Network Rail picks up the tab for commuters after months of disruption on Thameslink line


Thameslink - Credit: Archant

Network Rail has put its hand in its pocket to fund new measures to benefit passengers affected by poor performance on Thameslink and another train service.

The rail company has agreed a £4.1 million reparation fund after the independent regulator, the Office of Rail and Road (ORR), determined that it had not delivered the reliability and punctuality needed to support Thameslink and Southern services from April to October this year - in particular those travelling through London Bridge station which has suffered months of chaos, overcrowding and delays.

ORR gave Network Rail the option of putting forward an offer of reparation which would directly benefit passengers or face a financial penalty of £2 million.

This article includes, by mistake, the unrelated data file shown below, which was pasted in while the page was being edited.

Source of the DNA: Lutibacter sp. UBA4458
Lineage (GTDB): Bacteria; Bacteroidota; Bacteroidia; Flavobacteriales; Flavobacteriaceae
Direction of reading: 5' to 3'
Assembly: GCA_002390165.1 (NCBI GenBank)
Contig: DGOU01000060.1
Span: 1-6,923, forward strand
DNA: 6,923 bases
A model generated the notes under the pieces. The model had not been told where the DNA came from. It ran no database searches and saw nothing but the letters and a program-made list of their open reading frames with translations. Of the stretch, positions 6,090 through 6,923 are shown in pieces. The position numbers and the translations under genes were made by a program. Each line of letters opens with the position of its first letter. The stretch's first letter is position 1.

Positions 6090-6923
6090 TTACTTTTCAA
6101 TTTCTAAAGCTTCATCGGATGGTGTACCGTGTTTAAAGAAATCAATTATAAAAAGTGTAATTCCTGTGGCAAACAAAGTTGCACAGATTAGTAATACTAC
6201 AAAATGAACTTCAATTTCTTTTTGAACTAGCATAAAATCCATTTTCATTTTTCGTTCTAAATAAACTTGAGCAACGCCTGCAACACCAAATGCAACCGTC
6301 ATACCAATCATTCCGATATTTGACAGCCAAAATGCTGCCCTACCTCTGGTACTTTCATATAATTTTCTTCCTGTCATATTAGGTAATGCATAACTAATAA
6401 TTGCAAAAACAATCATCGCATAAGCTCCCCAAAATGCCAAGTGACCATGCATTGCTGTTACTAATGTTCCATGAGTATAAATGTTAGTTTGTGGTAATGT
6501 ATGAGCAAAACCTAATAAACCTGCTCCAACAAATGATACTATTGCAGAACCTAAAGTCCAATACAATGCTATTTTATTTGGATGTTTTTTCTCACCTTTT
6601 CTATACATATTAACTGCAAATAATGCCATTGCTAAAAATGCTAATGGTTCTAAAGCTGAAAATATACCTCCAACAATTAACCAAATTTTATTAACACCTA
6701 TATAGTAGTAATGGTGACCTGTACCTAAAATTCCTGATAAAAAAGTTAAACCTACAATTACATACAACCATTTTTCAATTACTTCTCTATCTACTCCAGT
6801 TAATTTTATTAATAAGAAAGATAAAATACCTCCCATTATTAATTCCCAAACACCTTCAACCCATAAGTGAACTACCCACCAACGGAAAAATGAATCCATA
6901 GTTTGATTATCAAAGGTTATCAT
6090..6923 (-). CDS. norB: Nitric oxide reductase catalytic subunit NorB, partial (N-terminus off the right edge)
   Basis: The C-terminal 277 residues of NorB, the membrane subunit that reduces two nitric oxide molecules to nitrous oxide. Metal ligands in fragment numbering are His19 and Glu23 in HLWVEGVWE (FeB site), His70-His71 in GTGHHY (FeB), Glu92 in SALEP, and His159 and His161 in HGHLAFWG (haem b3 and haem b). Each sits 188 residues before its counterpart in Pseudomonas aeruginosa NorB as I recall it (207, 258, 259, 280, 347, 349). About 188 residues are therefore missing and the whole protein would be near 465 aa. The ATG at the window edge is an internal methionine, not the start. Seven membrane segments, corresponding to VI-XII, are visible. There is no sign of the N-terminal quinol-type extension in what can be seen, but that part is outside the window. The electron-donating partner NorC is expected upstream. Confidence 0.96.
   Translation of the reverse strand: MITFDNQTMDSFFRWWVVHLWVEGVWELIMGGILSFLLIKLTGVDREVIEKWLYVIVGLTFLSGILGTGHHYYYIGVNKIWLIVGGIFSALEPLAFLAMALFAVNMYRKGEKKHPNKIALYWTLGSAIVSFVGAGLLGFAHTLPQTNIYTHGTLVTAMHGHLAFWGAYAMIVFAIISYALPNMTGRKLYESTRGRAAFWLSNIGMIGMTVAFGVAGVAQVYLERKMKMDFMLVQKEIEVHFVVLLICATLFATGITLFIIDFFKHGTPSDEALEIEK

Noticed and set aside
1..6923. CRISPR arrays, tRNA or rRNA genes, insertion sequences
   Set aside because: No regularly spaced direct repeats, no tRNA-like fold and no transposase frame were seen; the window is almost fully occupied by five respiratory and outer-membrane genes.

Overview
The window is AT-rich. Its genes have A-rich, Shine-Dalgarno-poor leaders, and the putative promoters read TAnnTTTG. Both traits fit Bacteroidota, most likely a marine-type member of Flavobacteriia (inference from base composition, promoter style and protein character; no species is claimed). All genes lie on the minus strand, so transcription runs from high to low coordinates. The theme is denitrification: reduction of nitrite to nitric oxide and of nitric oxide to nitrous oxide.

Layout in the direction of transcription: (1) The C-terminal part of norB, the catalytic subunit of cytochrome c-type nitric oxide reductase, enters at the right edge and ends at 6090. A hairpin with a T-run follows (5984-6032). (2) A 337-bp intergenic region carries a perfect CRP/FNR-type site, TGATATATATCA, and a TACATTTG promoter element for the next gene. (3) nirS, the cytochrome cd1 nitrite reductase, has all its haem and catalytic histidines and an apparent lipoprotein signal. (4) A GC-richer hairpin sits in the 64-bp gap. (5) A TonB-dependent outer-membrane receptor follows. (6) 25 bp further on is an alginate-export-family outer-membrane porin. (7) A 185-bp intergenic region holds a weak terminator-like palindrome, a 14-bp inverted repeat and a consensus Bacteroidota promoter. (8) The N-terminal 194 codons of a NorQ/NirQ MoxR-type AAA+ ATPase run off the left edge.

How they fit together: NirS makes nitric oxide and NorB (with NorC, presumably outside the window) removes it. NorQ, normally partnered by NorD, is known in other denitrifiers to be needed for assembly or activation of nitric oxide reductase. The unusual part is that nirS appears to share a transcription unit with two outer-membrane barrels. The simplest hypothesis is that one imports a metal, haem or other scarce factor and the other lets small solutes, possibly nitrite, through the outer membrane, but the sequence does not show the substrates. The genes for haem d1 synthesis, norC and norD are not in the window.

The new reparation fund will be used to increase the number of staff at stations served by Thameslink, its sister company the Gatwick Express and Southern to improve the flow of passengers and the efficiency of train departures in a bid to reduce delays to services.

It will also pay to employ more track workers to provide rapid response during disruption and introduce management software to help quickly resolve issues on Network Rail’s South East route.

The ORR found that Network Rail’s performance in respect of passenger services on Thameslink and Southern were below expectations and missed punctuality targets. The two train companies combined represented a third of delays and nearly half of cancelled and significantly delayed services in England and Wales in 2014-15.

The independent regulator will monitor the implementation and delivery of the rail reparation fund.

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ORR chief executive Richard Price said: “We welcome Network Rail’s commitment to improve passenger services.”